Warren Buffett announced Wednesday that he is donating another $4.1 billion to philanthropic organizations and is stepping down as trustee at the Bill and Melinda Gates Foundation.
Buffett's latest distribution of wealth is part of a pledge he made in 2006 to give away all of the shares he owns in Berkshire Hathaway, the Nebraska-based conglomerate he has helmed since 1970. His Berkshire Hathaway shares comprise some 99% of his net worth and Buffet said he is "halfway there" in donating the majority of his wealth.
The recipients of Buffett's donations include the Bill and Melinda Gates Foundation, the Susan Thompson Buffett Foundation that was named in honor of his late wife and philanthropic organizations founded by his children.
In a lengthy, self-reflective statement, Buffett said it was the "easiest deed in the world" to "give away money that will never be of any real use to you or your family."
"A much more admirable form of philanthropy than mine involves the giving of personal time and effort," he added. "I've done little of that."
"Those who give their love and time in order to directly help others -- perhaps adding a monetary gift that requires them to give up the purchase of something meaningful for their own use -- are the heroes of philanthropy," Buffett stated. "America has millions of such givers."
The billionaire said he has been an "inactive trustee" for years and has resigned from other corporate boards.
"My goals are 100% in sync with those of the foundation, and my physical participation is in no way needed to achieve these goals," Buffett said.
Buffett was one of only three trustees at the foundation -- the other two being Bill and Melinda Gates, who are in the process of divorcing.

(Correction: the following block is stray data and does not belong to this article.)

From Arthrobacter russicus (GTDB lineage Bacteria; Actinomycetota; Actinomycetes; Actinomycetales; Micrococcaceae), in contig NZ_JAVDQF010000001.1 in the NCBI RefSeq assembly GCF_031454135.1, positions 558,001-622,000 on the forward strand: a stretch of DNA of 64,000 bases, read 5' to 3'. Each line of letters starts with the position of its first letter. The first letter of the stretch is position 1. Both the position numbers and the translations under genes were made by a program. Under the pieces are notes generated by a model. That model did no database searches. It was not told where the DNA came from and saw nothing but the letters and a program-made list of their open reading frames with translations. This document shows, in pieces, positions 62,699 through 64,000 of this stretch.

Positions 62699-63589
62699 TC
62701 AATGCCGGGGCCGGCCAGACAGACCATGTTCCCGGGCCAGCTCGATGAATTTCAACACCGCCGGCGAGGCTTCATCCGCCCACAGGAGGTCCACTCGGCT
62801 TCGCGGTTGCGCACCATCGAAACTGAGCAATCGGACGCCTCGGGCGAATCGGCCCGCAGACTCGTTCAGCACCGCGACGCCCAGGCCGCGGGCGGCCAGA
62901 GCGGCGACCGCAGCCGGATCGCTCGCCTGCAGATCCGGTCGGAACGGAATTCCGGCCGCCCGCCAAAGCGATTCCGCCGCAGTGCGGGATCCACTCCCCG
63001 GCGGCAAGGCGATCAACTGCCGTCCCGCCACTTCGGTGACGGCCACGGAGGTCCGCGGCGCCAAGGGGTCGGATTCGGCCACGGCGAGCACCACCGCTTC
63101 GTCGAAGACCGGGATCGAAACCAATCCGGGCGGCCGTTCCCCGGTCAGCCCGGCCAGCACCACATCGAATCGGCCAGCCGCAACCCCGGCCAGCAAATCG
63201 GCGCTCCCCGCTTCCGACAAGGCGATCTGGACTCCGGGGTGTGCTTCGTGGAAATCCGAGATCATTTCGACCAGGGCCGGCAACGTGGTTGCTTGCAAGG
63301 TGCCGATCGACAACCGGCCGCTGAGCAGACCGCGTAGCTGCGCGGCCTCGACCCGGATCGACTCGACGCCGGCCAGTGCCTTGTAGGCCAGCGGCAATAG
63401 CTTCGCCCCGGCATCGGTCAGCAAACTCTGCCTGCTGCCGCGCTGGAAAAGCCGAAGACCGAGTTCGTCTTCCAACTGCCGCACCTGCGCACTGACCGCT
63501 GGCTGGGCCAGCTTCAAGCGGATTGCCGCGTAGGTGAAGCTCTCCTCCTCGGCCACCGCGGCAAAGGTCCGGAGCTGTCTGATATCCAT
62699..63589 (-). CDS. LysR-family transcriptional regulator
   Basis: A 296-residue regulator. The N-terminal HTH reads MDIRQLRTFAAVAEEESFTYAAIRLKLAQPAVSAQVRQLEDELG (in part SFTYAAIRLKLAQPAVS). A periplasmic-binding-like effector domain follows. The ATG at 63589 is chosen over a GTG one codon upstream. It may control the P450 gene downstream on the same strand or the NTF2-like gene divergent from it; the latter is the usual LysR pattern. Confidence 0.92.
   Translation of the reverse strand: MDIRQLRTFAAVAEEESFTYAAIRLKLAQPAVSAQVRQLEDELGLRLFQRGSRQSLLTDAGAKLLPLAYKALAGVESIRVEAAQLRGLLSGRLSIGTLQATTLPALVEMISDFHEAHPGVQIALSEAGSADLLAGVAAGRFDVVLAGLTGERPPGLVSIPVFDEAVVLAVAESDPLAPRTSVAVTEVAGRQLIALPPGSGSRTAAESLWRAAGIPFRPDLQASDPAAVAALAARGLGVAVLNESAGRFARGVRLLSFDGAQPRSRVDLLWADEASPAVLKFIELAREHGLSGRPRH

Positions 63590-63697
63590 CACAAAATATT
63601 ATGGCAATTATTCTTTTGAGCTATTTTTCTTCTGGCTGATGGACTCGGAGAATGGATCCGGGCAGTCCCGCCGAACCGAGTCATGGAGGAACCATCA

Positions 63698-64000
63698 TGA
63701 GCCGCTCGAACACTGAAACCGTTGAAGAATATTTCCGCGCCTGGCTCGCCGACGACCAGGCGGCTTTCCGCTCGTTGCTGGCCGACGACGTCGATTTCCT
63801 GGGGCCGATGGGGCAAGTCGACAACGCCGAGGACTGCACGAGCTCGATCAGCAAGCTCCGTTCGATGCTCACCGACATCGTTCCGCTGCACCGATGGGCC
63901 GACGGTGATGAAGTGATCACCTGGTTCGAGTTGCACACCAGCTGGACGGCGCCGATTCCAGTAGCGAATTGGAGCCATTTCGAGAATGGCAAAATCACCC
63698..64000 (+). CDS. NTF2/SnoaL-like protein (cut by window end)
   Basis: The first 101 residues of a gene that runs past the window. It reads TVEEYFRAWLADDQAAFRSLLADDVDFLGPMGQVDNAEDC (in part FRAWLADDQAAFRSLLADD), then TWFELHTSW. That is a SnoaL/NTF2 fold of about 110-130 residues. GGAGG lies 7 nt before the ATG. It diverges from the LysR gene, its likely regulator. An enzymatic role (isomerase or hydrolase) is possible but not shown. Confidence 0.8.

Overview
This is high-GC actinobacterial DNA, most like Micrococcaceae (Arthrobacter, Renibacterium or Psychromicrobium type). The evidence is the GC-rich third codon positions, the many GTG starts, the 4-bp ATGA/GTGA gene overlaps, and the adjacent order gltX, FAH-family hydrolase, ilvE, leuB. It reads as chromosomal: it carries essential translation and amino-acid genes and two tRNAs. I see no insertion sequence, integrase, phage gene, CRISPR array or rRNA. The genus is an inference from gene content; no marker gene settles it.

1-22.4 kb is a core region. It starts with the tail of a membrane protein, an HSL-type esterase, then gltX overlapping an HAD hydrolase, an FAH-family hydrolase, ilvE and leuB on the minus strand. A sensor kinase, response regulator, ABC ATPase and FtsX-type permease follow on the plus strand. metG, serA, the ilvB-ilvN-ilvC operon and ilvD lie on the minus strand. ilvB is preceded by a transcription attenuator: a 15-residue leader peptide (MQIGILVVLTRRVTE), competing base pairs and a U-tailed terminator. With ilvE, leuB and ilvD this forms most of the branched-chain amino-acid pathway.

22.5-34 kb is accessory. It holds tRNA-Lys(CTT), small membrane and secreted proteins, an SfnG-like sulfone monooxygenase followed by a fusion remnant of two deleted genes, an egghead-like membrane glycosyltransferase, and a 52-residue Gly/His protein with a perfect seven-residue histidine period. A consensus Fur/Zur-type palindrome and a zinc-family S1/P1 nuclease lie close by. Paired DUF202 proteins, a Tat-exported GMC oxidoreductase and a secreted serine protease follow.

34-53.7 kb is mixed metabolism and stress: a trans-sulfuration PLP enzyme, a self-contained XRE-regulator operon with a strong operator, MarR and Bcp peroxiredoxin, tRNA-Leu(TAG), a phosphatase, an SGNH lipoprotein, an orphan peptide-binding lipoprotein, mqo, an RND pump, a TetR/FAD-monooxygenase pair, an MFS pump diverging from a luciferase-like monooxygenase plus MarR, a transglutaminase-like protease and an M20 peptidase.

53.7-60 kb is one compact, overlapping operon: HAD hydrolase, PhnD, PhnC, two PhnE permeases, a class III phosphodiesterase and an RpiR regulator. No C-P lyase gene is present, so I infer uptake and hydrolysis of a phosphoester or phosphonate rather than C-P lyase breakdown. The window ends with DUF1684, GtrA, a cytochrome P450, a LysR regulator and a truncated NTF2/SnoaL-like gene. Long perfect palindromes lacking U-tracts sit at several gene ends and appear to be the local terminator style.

In a letter sent to employees of the Gates Foundation, CEO Mark Suzman noted that Buffett is stepping down from his role as trustee but is "continuing his incredible financial support," noting that Wednesday's gift was the largest to date and he has given nearly $33 billion to the foundation.
"I know Warren's departure raises questions about the foundation's governance," Suzman added. "As I have mentioned previously, I have been actively discussing with him, Bill, and Melinda approaches to strengthen our governance to provide long-term stability and sustainability for the foundation's governance and decision-making in light of the recent announcement of Bill and Melinda's divorce."
Suzman promised "additional information" will be coming in July.
Bill Gates, meanwhile, said in a statement that the foundation "will always have a deep sense of accountability to Warren, paying close attention to the data to track our progress and identify where we can do better."
"But the value of Warren's gift goes beyond anything that can be measured," Bill Gates added. "I am truly grateful for his wisdom and leadership, and most of all for his enduring friendship. Warren will continue to inspire our foundation as we work to fight poverty and help millions of people live healthier lives."
Melinda Gates added in a separate statement that she is "grateful for Warren's generosity, his leadership, and his friendship."
"His wisdom has been a guiding light through our foundation's second decade, and the things we've learned from him will continue to help us chart a way forward," she added.
After nearly three decades of marriage, Bill and Melinda Gates announced last month that they were divorcing, but said they will keep working together at their foundation.
The video in the media player above was used in a previous report.
Warren Buffett resigns from Bill and Melinda Gates Foundation
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